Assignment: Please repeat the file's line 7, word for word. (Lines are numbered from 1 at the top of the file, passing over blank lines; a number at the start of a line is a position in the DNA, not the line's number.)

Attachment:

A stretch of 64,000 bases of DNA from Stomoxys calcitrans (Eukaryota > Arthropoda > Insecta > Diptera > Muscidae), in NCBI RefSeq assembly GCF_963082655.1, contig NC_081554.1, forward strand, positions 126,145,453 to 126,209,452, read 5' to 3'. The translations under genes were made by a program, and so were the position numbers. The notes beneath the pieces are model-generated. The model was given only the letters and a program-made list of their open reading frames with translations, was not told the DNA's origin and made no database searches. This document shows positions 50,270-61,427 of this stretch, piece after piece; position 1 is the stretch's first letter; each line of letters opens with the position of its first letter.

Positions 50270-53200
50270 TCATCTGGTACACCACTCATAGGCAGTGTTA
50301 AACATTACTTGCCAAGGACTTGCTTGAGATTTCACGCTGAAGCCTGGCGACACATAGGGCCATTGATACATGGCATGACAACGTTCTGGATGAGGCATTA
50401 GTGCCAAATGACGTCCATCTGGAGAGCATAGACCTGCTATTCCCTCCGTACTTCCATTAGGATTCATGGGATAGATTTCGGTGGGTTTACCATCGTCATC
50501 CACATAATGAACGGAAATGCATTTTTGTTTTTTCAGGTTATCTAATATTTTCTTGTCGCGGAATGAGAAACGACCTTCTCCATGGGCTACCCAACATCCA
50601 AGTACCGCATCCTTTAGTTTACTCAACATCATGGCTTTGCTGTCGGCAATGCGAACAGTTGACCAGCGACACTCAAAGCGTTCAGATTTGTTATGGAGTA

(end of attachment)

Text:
50601 AGTACCGCATCCTTTAGTTTACTCAACATCATGGCTTTGCTGTCGGCAATGCGAACAGTTGACCAGCGACACTCAAAGCGTTCAGATTTGTTATGGAGTA